Photo: Mark Buckler
Scientific Name: Sylvilagus palustris
Classification: Small game
Abundance: Locally abundant
Species Profile (PDF)
Marsh rabbit (Wikimedia)
There are three native species of rabbits in North Carolina. While the eastern cottontail (Sylvilagus floridanus) is found throughout the state and the Appalachian cottontail (S. obscurus) is restricted to the mountains of western North Carolina, the marsh rabbit (S. palustris) is found only in or near wet habitats in the eastern part of the state. Marsh rabbits differ from many other rabbit species in that they lead semiaquatic lives and are excellent swimmers.
Marsh rabbits are quite secretive. They live in thick bottomlands and swamps and are active primarily at night.
Marsh rabbits are medium-sized with coarse, dark brown fur, and smaller feet than many other species of rabbits. The dark, bluish-gray color of the underside of the tail distinguishes the marsh rabbit from all other rabbit species that occur within the same range and has led to the nickname “bluetail” that is commonly used in many localities. The marsh rabbit is also referred to as a “cane cutter,” due to its propensity to feed on switch cane, which is a tough, “woody” grass. This species is often incorrectly called a “swamp rabbit,” but the swamp rabbit (S. aquaticus) is a separate, distinct species that does not occur in North Carolina.
Learn more by reading the Marsh Rabbit species profile.
The marsh rabbit is classified as a small game species with season and bag limits.
Seasons and limits (PDF)
Many North Carolinians commonly see rabbits along roadsides or in yards, gardens and vegetable patches. However, most of these rabbits are the more prevalent and widespread eastern cottontail. Marsh rabbits are much less observable due to their secretive nature and preference for swampy, remote areas. Marsh rabbits rarely cause damage to crops or human cultivated plants.
Rabbits build their nests in low, dense vegetation, and are often discovered by unsuspecting homeowners when gardening or mowing the lawn. If you find a nest and there is no adult nearby, don’t worry - this is normal. Female rabbits only visit the nest to feed their young a few times a day, and will avoid drawing any attention to its location when people or other potential predators are nearby. If the young are undisturbed, it is best to leave the nest alone as you found it. Baby rabbits that are unharmed but outside the nest can be gently put back and the vegetation pressed into place to cover them. It can help to run your hands in dirt first to prevent leaving human scent around the nest, which may attract predators. If one or more of the young rabbits are obviously injured, contact a licensed small mammal rehabilitator. If you suspect the nest has been or will be abandoned, place twigs or fresh blades of grass over the opening in a tic-tac-toe pattern. Check back in 24 hours and if the twigs have not been disturbed, contact a rehabilitator.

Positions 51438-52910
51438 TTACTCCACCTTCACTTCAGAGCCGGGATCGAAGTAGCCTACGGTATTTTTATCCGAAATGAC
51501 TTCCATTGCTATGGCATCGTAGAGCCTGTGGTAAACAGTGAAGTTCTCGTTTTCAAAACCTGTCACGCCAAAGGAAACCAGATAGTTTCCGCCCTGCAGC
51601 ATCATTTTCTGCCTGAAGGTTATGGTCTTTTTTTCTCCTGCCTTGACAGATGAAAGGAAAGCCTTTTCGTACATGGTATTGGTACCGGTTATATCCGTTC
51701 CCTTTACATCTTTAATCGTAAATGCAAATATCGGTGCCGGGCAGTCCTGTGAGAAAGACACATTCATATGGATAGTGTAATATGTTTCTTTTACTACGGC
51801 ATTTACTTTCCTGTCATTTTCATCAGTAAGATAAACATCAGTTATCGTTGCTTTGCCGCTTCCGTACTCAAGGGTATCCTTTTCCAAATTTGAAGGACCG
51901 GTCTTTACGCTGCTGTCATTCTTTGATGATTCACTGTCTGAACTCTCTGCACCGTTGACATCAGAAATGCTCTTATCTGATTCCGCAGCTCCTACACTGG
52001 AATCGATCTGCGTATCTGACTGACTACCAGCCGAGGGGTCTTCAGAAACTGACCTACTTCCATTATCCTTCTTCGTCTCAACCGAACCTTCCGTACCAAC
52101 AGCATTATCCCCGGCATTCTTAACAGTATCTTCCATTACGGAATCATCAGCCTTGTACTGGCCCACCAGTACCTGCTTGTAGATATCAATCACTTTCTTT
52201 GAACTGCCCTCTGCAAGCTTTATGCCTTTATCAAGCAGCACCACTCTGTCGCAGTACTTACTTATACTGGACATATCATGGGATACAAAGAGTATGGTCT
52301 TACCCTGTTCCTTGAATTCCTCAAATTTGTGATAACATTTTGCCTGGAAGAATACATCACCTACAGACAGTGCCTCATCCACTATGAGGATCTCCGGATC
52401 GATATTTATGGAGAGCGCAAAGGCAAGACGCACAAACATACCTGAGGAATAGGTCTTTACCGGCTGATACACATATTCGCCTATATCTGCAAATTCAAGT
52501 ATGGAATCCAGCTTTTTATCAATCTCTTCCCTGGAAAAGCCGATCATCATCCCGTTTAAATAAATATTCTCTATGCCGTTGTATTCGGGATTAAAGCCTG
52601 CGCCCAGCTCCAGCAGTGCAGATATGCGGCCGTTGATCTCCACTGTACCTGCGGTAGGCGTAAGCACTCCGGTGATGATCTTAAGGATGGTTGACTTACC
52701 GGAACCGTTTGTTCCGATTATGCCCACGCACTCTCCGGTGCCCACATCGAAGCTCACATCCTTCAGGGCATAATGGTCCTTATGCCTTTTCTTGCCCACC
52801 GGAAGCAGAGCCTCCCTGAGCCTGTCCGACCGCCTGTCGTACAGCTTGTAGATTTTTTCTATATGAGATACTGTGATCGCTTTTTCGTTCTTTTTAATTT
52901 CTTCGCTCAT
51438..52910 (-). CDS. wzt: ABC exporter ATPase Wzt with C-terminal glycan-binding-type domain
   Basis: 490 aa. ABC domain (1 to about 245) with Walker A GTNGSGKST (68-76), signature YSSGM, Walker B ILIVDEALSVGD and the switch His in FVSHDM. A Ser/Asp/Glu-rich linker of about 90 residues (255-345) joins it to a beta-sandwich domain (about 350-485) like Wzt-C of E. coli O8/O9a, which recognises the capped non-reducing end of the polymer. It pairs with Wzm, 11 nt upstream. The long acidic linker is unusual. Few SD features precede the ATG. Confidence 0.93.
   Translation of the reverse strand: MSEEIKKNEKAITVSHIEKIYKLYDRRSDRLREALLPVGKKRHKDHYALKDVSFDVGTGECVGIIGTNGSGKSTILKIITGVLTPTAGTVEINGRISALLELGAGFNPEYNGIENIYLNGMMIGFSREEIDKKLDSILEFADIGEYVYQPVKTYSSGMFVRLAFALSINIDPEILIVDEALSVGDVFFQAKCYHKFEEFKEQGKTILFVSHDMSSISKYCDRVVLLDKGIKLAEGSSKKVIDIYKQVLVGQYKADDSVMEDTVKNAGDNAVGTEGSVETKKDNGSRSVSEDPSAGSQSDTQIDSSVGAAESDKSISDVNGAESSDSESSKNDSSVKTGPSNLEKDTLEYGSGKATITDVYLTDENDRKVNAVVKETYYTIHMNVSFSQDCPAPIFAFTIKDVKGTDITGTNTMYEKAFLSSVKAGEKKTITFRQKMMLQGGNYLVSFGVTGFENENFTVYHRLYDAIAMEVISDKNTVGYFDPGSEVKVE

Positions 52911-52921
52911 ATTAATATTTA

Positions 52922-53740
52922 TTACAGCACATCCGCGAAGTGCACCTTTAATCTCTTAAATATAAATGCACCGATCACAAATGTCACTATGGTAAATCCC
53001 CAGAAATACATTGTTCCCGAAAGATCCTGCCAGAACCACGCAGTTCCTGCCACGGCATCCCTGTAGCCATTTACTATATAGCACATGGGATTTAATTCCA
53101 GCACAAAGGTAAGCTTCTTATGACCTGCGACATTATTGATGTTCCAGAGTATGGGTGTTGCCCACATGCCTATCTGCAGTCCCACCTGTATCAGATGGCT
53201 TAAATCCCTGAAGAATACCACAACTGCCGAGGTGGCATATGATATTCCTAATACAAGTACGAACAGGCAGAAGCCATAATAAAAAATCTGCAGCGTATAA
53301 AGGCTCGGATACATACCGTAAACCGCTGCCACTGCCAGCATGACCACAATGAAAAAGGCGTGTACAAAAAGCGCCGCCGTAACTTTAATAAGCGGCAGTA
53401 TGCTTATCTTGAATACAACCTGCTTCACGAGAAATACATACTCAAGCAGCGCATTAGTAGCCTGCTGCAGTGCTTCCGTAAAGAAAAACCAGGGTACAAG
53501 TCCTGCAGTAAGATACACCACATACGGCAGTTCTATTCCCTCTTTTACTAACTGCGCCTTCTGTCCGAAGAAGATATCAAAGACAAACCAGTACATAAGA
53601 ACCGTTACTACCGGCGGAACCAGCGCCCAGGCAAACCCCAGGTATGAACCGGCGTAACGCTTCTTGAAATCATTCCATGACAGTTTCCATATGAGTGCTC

Young rabbits found outside the nest that are larger than 4 inches long and able to hop around freely are independent juveniles and do not need assistance. Young rabbits that are smaller than 4 inches and are relatively immobile are still under the care of their mother and should be returned to the nest, if possible. For young that are visibly injured or cannot be returned to the nest, contact a licensed small mammal rehabilitator for assistance.
During settlement of the state by Europeans, many citizens used all rabbit species, including the marsh rabbit, as sources of meat for food and fur for clothing. Marsh rabbits reproduce rapidly and are currently classified as a game animal in North Carolina. Today, rabbits are popular among North Carolinians for both sport and food hunting.
2015-2019 Rabbit Hunting and Harvest Estimate Maps (PDF)
1949-2019 Rabbit Harvest and Hunter Trends (PDF)
Marsh Rabbit species profile (PDF)
Rabbit Hemorrhagic Disease (PDF)